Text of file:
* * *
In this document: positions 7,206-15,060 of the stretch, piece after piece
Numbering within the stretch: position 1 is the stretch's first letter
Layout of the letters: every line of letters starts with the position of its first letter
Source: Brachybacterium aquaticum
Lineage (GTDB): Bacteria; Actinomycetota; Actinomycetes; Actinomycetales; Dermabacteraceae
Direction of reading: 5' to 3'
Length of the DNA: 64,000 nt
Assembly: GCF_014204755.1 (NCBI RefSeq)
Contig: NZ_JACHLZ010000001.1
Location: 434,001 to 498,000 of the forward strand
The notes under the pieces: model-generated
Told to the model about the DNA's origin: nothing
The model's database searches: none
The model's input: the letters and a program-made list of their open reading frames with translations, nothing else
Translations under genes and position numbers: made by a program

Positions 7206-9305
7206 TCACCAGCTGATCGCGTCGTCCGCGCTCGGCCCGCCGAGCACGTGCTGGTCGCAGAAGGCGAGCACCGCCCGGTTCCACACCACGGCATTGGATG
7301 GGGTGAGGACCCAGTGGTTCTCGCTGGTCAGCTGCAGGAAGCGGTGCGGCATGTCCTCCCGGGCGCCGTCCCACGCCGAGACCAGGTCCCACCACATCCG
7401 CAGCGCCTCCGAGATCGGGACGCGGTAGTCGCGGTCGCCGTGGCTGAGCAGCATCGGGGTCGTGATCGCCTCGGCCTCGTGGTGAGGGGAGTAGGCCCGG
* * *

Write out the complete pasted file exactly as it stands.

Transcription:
In this document: positions 7,206-15,060 of the stretch, piece after piece
Numbering within the stretch: position 1 is the stretch's first letter
Layout of the letters: every line of letters starts with the position of its first letter
Source: Brachybacterium aquaticum
Lineage (GTDB): Bacteria; Actinomycetota; Actinomycetes; Actinomycetales; Dermabacteraceae
Direction of reading: 5' to 3'
Length of the DNA: 64,000 nt
Assembly: GCF_014204755.1 (NCBI RefSeq)
Contig: NZ_JACHLZ010000001.1
Location: 434,001 to 498,000 of the forward strand
The notes under the pieces: model-generated
Told to the model about the DNA's origin: nothing
The model's database searches: none
The model's input: the letters and a program-made list of their open reading frames with translations, nothing else
Translations under genes and position numbers: made by a program

Positions 7206-9305
7206 TCACCAGCTGATCGCGTCGTCCGCGCTCGGCCCGCCGAGCACGTGCTGGTCGCAGAAGGCGAGCACCGCCCGGTTCCACACCACGGCATTGGATG
7301 GGGTGAGGACCCAGTGGTTCTCGCTGGTCAGCTGCAGGAAGCGGTGCGGCATGTCCTCCCGGGCGCCGTCCCACGCCGAGACCAGGTCCCACCACATCCG
7401 CAGCGCCTCCGAGATCGGGACGCGGTAGTCGCGGTCGCCGTGGCTGAGCAGCATCGGGGTCGTGATCGCCTCGGCCTCGTGGTGAGGGGAGTAGGCCCGG